CASPER, Wyo. — The Wyoming Game and Fish Department said Monday that it is moving forward under the second phase of efforts to establish a long-term plan for managing winter elk feedgrounds in the state.
“Through this process, we would like stakeholders to get past simply being ‘for or against’ elk feedgrounds,” Game and Fish Deputy Chief of Wildlife and Elk Feedgrounds Steering Team Chair Scott Edberg said. “We want to engage in discussions that collaboratively come up with creative ways to manage elk in northwestern Wyoming.”
“Game and Fish must manage elk in ways that will mitigate disease transmission to cattle and between elk and other wildlife species. Other primary objectives of Game and Fish include reducing private property damage, maintaining publicly-supported elk population objectives and hunting opportunity, while also managing elk competition with other species like mule deer on critical winter range habitats.”
The department is planning to hold weekly meetings on feedgrounds-related issues starting this month as it works toward the goal of presenting an initial draft feedgrounds management plan for public review in June 2022.
“Revisions to the draft plan will be made based on public and stakeholder feedback,” Game and Fish said. “Ultimately, it is planned to bring the long-term elk feedgrounds management plan before the Wyoming Game and Fish Commission for approval in spring 2023.”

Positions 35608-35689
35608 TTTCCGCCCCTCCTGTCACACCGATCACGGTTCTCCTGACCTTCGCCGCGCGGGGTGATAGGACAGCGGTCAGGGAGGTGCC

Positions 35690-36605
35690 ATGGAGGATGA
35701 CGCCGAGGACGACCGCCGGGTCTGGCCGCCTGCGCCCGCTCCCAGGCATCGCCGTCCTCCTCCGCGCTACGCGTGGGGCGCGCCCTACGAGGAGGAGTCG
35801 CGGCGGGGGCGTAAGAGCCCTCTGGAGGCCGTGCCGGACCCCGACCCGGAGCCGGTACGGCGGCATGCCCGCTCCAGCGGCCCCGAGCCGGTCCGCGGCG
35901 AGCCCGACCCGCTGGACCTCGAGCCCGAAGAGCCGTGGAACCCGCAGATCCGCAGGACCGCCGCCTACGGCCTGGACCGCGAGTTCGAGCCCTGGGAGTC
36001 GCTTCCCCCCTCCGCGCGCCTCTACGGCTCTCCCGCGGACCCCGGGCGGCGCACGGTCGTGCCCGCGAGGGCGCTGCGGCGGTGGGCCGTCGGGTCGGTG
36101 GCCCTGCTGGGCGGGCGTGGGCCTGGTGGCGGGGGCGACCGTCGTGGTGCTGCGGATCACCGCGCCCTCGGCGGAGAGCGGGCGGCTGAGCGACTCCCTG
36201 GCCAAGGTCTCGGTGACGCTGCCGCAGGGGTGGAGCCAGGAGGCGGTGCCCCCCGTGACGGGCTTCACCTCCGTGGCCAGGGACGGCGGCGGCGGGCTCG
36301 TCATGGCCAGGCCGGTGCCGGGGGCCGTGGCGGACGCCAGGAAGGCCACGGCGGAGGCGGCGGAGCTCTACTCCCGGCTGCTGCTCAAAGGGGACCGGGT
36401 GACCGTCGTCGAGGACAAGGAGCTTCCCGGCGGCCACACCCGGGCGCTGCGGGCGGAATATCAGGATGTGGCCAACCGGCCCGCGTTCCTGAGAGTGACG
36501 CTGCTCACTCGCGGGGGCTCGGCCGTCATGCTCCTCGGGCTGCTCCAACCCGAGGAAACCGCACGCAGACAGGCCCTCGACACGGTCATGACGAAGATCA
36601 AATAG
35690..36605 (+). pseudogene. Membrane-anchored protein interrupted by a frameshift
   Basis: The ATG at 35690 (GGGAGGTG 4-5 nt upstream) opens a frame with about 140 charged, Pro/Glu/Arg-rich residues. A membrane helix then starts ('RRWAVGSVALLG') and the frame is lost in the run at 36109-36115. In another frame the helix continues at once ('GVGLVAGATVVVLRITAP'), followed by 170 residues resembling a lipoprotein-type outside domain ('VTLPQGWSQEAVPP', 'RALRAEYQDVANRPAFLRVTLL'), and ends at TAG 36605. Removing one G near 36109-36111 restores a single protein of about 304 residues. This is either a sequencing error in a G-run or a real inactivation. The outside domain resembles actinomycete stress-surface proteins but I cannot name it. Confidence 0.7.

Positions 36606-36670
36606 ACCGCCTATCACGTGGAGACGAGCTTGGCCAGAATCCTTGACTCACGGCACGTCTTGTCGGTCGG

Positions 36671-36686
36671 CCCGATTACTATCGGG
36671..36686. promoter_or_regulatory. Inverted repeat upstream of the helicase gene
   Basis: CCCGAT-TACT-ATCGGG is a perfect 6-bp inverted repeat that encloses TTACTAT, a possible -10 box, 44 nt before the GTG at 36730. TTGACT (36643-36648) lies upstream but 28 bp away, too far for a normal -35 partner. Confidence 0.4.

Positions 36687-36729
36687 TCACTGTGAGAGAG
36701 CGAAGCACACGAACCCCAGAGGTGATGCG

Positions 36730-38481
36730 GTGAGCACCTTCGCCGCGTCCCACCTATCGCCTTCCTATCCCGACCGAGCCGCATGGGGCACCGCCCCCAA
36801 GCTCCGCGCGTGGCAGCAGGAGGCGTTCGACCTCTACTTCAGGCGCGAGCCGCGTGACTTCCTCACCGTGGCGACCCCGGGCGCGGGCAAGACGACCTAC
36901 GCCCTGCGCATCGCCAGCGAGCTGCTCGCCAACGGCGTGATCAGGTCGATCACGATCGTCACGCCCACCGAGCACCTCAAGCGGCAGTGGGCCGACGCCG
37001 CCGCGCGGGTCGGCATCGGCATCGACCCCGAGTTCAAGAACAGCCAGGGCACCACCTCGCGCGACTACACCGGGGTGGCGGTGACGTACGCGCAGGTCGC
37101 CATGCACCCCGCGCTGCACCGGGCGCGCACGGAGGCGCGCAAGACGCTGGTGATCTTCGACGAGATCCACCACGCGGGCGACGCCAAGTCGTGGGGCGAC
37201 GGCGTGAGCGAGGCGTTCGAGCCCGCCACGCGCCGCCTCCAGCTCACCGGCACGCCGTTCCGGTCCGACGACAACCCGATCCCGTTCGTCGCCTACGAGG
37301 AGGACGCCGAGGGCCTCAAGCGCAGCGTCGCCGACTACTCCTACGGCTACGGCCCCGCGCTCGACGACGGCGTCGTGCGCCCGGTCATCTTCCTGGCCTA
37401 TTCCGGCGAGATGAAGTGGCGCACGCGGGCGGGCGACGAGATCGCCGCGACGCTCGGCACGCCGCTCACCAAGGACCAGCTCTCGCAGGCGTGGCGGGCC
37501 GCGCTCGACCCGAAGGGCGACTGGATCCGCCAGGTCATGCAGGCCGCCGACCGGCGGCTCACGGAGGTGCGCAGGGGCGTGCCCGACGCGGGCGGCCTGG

The overall process began in fall 2020.
“In Phase I, the public presentations were focused on ‘the why’ for Game and Fish–operated elk feedgrounds,” Edberg said. “Phase II is designed to have more in-depth engagement with the various stakeholder groups on elk feedgrounds management.”
The second phase began this summer with Game and Fish holding a series of public meetings around the state. Those meetings focused on getting members of the public to get involved as stakeholders in the process.
“Stakeholder groups include agriculture/landowners, government/elected representatives, sportspersons, nongovernmental organizations, hunting outfitters and guides, general public and academics,” Game and Fish said. “A list of the stakeholders and their associated focus groups can be found on the Elk Feedgrounds – A challenge we can take on website.”
After the meetings this fall, Game and Fish will host more in-depth meetings in February 2022 “with an opportunity for all stakeholders to provide Game and Fish with their feedback.”
“Within their stakeholder focus groups, participants will be asked to share perspectives, concerns and creative ideas in an open, respectful manner with members of the department’s elk feedgrounds steering team for use in the development of the long-term elk feedgrounds management plan,” the department said.
The department offers more information on its website Elk Feedgrounds – A challenge we can take on.